Jul 15, 2008

Make it go go...

A whole whack of short to medium range jet transports, designed in the 1980s and earlier, are currently in service around the world. If a sharp increase in the price of jet fuel, suddenly rendered them uneconomical, then a newly developed aircraft with significantly better fuel economy could become an instant success. Enter the C-Series jet transport, Bombardier's new contender in the 100 to 130 seat airliner division.

Using composite materials, fly-by-wire technology and improved aerodynamics along with new engine technology, the Bombardier C is promising to reduce fuel consumption by 20% compared to current competitors. The ability to deliver on this promise mainly depends upon the Pratt and Whitney geared turbo fan (GTF) engine.

So, what's the secret ingredient? Haven't we already sucked as much energy as we can get out of a kilo of jet fuel? Apparently not. Remember that a jet engine is a compromise and in fact our transport aircraft don't really use pure jet engines at all. They use what are called turbo fans.

A pure jet directs all the air it inhales through the hot turbine section where it is combined with fuel, and ingited to produce thrust. The fan acts like a really big turbo-charger. Thrust is created by giving a large acceleration to a relatively small mass of air. (F = MA).

At lower altitudes where jets spend much of their time for one reason or another, the engine becomes more effective when it bypasses some of the inhaled air along the outside of the engine - like a shrouded propeller. This ducted fan imparts a relatively lower acceleration to a much greater mass of air. With each generation of jet engines fuel costs have risen and the fan section has grown.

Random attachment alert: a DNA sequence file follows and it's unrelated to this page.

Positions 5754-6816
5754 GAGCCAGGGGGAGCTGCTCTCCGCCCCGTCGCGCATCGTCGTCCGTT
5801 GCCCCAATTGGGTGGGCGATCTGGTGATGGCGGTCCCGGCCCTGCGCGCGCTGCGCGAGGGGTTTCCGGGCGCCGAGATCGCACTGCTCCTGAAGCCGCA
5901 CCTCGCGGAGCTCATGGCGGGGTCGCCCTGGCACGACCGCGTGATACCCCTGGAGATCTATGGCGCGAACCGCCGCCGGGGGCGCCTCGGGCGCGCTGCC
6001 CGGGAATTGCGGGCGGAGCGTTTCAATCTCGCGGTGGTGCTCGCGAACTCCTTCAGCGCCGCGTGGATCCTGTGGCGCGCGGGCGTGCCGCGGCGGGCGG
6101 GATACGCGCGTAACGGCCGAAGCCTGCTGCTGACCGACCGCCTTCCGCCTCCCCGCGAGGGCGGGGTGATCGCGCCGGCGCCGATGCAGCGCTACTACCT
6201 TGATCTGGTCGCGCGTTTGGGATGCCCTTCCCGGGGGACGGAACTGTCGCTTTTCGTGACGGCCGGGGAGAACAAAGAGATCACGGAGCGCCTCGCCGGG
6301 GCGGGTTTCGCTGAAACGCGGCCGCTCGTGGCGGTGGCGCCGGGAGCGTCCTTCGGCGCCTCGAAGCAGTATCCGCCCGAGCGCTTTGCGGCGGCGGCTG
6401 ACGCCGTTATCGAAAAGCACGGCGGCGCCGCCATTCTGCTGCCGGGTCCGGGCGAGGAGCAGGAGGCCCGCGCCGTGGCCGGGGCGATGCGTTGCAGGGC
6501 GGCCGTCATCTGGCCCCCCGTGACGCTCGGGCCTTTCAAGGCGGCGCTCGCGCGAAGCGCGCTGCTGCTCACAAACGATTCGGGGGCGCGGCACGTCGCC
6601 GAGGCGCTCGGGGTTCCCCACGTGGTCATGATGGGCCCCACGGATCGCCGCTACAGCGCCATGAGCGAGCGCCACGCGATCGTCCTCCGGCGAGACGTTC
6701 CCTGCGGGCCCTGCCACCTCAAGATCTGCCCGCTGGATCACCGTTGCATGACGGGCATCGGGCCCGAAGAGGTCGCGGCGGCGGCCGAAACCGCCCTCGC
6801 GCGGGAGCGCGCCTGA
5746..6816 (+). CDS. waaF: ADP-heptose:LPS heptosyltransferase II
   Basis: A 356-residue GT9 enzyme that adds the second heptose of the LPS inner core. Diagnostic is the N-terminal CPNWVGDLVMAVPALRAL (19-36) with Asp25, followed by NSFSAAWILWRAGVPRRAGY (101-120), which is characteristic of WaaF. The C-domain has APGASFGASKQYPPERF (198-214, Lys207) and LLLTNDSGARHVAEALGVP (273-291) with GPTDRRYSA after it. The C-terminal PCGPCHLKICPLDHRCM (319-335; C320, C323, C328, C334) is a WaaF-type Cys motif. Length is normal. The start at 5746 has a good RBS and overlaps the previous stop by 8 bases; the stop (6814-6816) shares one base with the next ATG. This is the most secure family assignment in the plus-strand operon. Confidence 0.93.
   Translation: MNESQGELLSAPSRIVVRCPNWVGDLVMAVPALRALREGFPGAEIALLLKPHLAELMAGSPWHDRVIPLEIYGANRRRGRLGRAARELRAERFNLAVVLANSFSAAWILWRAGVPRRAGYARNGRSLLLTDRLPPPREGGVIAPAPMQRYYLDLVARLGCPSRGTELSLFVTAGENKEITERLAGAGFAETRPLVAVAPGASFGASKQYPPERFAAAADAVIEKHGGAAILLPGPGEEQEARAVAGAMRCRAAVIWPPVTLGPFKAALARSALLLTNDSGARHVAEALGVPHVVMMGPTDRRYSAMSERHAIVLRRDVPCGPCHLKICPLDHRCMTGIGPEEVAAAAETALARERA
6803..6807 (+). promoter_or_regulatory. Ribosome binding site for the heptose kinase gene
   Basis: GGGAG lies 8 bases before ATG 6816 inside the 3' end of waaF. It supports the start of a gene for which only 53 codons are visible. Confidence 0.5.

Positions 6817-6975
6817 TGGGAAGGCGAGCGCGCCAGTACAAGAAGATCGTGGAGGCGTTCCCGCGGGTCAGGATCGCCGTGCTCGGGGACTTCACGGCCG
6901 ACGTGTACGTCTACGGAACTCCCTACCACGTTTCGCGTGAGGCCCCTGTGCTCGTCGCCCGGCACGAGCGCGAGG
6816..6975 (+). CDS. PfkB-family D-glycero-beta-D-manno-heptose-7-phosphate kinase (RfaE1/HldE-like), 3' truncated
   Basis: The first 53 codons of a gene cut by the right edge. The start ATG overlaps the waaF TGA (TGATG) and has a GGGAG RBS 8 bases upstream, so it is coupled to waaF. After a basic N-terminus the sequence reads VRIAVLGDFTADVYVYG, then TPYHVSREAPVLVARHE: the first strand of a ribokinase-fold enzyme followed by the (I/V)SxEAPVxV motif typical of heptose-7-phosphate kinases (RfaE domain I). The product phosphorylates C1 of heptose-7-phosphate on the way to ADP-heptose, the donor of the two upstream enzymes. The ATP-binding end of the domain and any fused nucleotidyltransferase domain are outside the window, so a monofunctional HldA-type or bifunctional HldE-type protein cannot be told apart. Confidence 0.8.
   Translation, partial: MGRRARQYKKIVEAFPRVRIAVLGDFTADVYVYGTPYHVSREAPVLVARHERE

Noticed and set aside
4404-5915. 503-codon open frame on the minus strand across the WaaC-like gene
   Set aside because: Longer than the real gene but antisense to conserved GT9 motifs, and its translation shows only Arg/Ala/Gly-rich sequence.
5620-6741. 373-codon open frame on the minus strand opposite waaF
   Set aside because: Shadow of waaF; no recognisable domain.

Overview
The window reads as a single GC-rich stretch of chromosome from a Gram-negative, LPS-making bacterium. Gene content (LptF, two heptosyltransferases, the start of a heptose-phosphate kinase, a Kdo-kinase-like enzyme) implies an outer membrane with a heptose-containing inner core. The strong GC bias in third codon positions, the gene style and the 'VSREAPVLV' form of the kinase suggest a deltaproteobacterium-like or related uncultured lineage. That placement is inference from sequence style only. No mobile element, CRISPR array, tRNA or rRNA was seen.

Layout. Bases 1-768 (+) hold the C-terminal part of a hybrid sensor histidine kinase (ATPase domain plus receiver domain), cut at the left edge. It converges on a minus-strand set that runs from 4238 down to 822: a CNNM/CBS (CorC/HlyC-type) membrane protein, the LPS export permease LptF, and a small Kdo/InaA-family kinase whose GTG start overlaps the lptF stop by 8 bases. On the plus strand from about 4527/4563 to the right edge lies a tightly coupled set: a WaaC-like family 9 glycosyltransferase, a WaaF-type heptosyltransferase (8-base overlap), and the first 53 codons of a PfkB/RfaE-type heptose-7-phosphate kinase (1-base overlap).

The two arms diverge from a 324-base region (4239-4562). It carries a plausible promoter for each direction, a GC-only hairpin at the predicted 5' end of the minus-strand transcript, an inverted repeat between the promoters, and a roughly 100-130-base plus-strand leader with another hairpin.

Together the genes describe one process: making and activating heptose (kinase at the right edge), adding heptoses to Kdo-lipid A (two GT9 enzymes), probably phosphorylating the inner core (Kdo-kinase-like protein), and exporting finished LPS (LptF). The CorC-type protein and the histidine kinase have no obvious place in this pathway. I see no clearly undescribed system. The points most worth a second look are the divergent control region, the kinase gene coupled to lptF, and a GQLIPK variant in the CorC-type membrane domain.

Compare an old technology JT8D engine, used on the B727 and early B737:
... with a newer CFM56 - note the front fan section difference:

Increasing the fan section diameter causes a new problem. The larger blades need to spin slowly to stay efficient. As the blade tips approach the speed of sound, shock waves will destroy their aerodynamic efficiency. Up to now, these fan blades have been powered by a shaft connected directly to a turbine wheel in the engines "hot" section. And turbines with small diameter need a higher rpm range for greatest efficiency. A compromise is created trying to play off the efficiencies of one vs. the other.

So, the key ingredient in the new technology engines is the use of a planetary gear system allowing each unit to spin at its ideal rate. Here's an illustration of how a typical planetary gear works - push a button at the top left of the animation to see three different formats that can be used. The trade off (there's always a trade-off) is that the planetary gearing adds weight and complexity to the system.

As with every new aircraft, the C-Series' success or failure will be intricately tied to that of its engines. Many a great plane has struggled or actually failed to become economical because the engines didn't deliver. So you can bet that Bombardier will be working closely with Pratt and Whitney to ensure that the new PW1000G delivers all that it promises.

1 comment:

Ryan said...

That looks like a cross between an Embraer 190 and an Airbus. Speaking of engines from your post, remember the unducted fan that GE flew on the MD-81 testbed? I always thought that was a great idea, but I think it was too noisy or caused too much vibration.?